These two quotes come to mind when thinking of “Pluto,” Yockey’s fatalistic, almost apocalyptic new play.  The author of “Large Animal Games,” “Octopus,” and “Wolves” has taken an  existential leap here; and Yockey fans may have some adjusting to do.

“Pluto” begins innocently enough, as a mother named Elizabeth (Kathleen Wattis) and her son Bailey (Wyatt Fenner) exchange banter around a breakfast table.  He doesn’t like the pop tarts, and she doesn’t think he’s applying himself at school—mundane banter, but there’s already menace in the air.

Things fall apart, as they say.  There’s a tree in their house which appears to have crashed upside down there.  There’s a watchdog named Cerberus (Alison Hastings), not the three-headed hellhound of mythology — well, maybe it is, but it comments on the action and makes suggestions.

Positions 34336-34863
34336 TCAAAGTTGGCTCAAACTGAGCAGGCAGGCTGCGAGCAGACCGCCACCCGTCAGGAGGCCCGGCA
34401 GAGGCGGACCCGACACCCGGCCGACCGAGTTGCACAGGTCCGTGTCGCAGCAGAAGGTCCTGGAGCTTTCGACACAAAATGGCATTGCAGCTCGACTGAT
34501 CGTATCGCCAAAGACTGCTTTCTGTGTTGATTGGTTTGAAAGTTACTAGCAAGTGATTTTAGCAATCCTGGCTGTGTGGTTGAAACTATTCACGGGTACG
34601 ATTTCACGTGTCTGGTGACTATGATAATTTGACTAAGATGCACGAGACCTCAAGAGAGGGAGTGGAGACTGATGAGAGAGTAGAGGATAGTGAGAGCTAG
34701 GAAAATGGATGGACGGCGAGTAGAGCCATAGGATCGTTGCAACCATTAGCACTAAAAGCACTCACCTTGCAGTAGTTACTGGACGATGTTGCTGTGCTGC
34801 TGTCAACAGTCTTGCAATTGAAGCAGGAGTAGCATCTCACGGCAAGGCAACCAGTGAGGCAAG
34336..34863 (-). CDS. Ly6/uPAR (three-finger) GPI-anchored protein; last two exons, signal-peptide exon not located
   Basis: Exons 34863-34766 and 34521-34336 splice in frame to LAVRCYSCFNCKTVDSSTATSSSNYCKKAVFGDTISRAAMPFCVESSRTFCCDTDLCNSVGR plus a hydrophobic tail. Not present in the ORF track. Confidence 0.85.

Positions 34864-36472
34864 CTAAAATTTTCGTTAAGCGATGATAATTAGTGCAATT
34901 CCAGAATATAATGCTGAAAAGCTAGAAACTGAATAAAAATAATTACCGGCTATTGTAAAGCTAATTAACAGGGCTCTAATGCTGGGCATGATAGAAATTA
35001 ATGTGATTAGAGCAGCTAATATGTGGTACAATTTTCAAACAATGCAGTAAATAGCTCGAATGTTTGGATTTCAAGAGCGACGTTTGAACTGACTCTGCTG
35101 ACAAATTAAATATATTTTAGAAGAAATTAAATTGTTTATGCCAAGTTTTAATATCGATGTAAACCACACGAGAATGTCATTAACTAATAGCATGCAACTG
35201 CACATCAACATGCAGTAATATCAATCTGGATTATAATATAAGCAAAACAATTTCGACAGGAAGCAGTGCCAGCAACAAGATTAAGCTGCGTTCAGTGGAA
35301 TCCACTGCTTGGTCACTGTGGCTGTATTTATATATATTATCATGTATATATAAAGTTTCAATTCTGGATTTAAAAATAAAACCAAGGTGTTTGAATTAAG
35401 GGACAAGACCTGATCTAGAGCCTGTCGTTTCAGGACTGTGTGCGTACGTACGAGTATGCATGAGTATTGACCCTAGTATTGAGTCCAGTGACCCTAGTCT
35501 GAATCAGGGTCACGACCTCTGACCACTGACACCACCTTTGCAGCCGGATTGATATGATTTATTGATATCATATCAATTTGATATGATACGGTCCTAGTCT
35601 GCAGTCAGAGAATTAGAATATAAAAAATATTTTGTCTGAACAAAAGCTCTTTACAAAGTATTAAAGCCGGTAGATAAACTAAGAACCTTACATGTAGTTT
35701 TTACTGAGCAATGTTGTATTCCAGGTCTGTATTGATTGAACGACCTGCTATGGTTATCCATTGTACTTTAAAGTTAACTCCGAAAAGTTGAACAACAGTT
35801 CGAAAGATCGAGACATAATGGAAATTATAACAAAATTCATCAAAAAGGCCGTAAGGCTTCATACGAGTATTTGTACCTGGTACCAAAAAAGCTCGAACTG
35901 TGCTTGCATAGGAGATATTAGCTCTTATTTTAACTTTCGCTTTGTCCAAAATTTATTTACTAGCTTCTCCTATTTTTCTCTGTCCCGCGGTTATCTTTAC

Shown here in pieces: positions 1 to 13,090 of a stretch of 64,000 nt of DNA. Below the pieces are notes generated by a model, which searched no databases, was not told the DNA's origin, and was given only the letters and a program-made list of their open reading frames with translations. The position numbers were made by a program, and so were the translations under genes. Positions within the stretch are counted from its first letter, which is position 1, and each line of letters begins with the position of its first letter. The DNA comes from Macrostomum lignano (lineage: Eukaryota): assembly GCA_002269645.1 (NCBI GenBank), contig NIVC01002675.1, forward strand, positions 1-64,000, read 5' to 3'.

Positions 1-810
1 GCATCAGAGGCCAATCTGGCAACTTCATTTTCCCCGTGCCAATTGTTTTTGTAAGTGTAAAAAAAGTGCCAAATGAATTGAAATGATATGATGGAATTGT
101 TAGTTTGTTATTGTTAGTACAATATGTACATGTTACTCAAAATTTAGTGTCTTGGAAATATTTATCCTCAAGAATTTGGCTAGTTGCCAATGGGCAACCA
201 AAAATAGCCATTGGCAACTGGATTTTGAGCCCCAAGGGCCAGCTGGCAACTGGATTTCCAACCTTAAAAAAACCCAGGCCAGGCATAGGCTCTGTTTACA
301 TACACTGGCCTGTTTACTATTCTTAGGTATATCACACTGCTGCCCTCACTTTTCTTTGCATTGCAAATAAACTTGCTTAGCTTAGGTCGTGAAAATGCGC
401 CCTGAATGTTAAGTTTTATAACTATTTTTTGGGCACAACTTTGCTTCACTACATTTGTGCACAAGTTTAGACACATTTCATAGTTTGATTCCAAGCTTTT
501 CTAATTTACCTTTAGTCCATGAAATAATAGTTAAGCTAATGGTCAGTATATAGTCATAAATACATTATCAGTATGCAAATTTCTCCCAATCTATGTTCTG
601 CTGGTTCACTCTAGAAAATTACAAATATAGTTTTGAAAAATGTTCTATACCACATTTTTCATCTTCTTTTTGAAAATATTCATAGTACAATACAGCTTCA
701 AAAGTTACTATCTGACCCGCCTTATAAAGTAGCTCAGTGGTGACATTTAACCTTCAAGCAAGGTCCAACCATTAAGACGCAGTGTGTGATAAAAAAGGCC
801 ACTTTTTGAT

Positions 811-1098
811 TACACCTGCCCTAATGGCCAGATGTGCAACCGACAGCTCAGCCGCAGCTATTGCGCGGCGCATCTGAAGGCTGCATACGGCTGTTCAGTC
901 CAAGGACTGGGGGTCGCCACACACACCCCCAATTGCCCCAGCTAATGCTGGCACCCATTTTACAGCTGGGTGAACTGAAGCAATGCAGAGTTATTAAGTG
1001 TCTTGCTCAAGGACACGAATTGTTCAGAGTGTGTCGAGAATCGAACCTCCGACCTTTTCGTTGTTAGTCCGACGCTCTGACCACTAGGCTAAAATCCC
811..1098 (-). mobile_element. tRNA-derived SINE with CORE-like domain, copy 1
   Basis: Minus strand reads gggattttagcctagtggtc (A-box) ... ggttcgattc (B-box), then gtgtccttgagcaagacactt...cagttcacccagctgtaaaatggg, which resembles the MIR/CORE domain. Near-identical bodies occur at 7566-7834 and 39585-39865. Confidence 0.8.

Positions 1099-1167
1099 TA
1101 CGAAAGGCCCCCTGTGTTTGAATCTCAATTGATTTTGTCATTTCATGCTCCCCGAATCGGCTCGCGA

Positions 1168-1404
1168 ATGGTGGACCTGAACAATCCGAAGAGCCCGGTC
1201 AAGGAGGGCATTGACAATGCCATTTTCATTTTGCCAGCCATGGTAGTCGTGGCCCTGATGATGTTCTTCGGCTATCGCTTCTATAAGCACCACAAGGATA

The kitchen radio talks to the characters; that is, when it isn’t reporting something horrible that happened at a school that morning at 9:30.  The clocks stay at 9:30 throughout most of the action.

A fiery young woman named Maxine (Stephanie Friedman) bursts into the room expressing rage, contempt, and loss all at once.  Has she been hurt, or is she an avenging angel?

Bailey and Elizabeth continue to talk, now with desperation, denial, and fear.  There’s been a shooting.

The refrigerator seems alive and when opened becomes a passageway to — where?  Clearly, the center is not holding in this increasingly sad and manic world.

“I am the physical manifestation of death,” says Death itself, played by Joe Sykes, who actually is the most comforting, assured character in the play.